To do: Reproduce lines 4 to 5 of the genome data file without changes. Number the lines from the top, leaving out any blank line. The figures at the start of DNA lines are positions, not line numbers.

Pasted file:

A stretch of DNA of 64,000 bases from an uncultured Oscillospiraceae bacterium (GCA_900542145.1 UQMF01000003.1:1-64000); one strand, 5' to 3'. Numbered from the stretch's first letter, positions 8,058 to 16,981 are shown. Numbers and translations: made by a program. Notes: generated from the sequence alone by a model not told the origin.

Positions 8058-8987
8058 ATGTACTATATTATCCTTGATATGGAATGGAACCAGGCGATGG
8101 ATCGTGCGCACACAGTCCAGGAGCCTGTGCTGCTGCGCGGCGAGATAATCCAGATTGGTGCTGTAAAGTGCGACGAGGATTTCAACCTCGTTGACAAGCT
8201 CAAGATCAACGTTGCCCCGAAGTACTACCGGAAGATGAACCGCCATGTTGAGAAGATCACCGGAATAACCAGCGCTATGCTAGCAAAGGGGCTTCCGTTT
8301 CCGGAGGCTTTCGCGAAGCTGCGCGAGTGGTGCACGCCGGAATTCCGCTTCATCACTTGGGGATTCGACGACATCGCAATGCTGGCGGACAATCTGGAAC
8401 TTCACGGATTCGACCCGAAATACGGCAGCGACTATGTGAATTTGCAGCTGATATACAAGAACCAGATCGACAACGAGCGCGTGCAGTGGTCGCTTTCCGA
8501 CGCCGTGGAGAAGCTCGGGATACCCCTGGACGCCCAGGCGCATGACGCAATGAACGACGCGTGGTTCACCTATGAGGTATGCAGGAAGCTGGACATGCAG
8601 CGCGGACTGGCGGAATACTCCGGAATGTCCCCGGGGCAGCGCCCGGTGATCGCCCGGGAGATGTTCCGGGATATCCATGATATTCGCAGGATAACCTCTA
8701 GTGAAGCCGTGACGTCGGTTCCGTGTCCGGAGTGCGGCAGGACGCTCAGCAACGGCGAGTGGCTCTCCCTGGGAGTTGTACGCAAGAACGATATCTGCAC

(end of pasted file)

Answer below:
8101 ATCGTGCGCACACAGTCCAGGAGCCTGTGCTGCTGCGCGGCGAGATAATCCAGATTGGTGCTGTAAAGTGCGACGAGGATTTCAACCTCGTTGACAAGCT
8201 CAAGATCAACGTTGCCCCGAAGTACTACCGGAAGATGAACCGCCATGTTGAGAAGATCACCGGAATAACCAGCGCTATGCTAGCAAAGGGGCTTCCGTTT